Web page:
Please Stop Asking Authors THIS Question

I love talking about my books and my writing. And it’s so nice when friends, family, readers, and others ask for details. But there’s one question that comes up over and over that I simply don’t know how to answer. It usually comes up in that quiet time after the flurry of releasing a book is over but before I’m really promoting the next one. The dreaded question is some variation of . . . How are your books doing? Oh wait, I do know how to answer it. I DON’T KNOW. And even when I kind of know, I still don’t know. Here’s the problem. I get statements twice a year. Sure, they list how many books have been sold . . . as of three or four months ago. So I kind of have an idea of how many books moved a while back. Of course, if a new book has released in the meantime, I don’t know much about that one at all. Oh but wait. The statement doesn’t actually list how many books SOLD, it lists how many books have been ordered by bookstores and other vendors. And guess what–they get to return the books they don’t sell. For example: Say a June statement shows that 1,000 copies of a book published in January had been ordered as of February. The December statement may show that 250 of those were returned as of August. Does that mean 750 sold? Maybe. […]

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Advent – Looking Forward to Christmas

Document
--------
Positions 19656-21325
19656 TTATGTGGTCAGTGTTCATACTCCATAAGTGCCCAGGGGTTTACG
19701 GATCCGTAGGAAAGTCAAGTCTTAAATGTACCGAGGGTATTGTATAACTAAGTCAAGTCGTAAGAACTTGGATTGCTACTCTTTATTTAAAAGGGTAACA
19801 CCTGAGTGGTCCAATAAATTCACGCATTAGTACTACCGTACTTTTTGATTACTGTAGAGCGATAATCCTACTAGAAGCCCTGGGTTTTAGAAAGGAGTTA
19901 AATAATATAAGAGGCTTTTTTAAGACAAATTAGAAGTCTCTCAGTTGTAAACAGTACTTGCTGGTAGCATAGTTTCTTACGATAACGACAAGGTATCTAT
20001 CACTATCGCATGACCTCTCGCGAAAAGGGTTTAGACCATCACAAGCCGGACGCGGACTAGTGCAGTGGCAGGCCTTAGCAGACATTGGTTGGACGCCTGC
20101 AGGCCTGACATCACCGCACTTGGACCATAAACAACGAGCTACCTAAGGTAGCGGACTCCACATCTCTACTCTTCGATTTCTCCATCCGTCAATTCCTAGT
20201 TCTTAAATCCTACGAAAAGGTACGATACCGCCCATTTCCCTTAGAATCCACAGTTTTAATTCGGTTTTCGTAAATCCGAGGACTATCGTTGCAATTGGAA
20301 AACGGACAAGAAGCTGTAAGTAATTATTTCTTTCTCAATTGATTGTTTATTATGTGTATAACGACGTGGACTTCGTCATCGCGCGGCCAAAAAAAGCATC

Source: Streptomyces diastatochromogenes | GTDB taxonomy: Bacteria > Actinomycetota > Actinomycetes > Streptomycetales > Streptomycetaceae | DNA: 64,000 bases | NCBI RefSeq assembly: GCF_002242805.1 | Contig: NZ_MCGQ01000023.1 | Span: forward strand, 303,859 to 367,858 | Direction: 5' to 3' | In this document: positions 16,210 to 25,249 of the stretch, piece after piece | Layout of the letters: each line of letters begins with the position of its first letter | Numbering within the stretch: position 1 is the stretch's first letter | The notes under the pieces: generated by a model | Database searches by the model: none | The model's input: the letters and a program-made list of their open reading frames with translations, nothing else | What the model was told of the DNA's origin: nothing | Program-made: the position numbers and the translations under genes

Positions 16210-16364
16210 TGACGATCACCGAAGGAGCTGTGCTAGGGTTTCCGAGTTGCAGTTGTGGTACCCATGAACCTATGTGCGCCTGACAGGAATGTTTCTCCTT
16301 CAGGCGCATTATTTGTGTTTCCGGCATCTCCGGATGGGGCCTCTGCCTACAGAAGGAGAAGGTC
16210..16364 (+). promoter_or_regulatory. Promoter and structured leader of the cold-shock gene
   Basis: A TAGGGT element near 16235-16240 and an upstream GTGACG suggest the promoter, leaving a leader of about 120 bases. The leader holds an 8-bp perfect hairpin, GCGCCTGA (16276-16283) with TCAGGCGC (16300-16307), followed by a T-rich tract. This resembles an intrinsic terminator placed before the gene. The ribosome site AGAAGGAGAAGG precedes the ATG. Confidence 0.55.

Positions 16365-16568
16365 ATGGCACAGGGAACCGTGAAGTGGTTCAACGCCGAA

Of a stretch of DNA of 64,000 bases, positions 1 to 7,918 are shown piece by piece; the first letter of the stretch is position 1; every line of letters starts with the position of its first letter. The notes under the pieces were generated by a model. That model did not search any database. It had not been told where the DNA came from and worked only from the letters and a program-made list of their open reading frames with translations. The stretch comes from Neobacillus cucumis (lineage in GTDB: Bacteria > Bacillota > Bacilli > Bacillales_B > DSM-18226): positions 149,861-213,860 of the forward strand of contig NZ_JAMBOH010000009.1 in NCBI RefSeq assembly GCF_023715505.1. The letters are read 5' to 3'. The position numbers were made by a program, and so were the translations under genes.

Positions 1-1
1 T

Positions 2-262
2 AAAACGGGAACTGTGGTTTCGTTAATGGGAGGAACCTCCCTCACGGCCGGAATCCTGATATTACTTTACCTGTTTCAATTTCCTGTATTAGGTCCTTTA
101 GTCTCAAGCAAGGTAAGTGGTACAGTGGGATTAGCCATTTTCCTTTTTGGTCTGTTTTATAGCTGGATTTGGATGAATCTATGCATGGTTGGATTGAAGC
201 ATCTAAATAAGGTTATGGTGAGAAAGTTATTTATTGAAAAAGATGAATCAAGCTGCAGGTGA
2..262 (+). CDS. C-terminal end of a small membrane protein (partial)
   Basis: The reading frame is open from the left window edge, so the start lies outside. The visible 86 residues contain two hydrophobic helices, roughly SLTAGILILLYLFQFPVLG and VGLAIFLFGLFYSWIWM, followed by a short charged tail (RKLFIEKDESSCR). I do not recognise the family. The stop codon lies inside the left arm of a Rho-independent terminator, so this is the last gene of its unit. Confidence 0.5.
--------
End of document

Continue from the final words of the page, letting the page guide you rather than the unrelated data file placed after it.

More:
Yesterday was the first Sunday of Advent. Which, in my book, means the Christmas season has begun. Advent is traditionally a time of preparation, of looking forward to celebrating the birth of Christ and to his return. Do you remember what it was like to look forward to Christmas when you were a kid? I know I was on pins and needles. I’d mailed off my list to Santa. We’d be baking cookies, singing carols, and decorating the house. There might have been a visit to some obviously lower level Santa at the mall. The anticipation was building and . . . . . . I was EXCITED!! So how do I look forward to Christmas these days? Hmmmm. There are presents to buy, decorations to put up, parties to host or attend, cards to mail, food to prepare, family to wrangle, and expectations to . . . well . . . fail to meet. Oh, and then there’s all the church stuff. Greening the church, our ladies’ Christmas party, a Christmas program, a Christmas Eve service . . . And somewhere in there maybe, just maybe, pausing to remember what’s actually worth looking forward to–what I really should be anticipating. In a word–Jesus. The Christmas season is upon us. We all know how easy it is to be swept up by our to-do lists and to end up just checking off each day until suddenly, Christmas has come and […]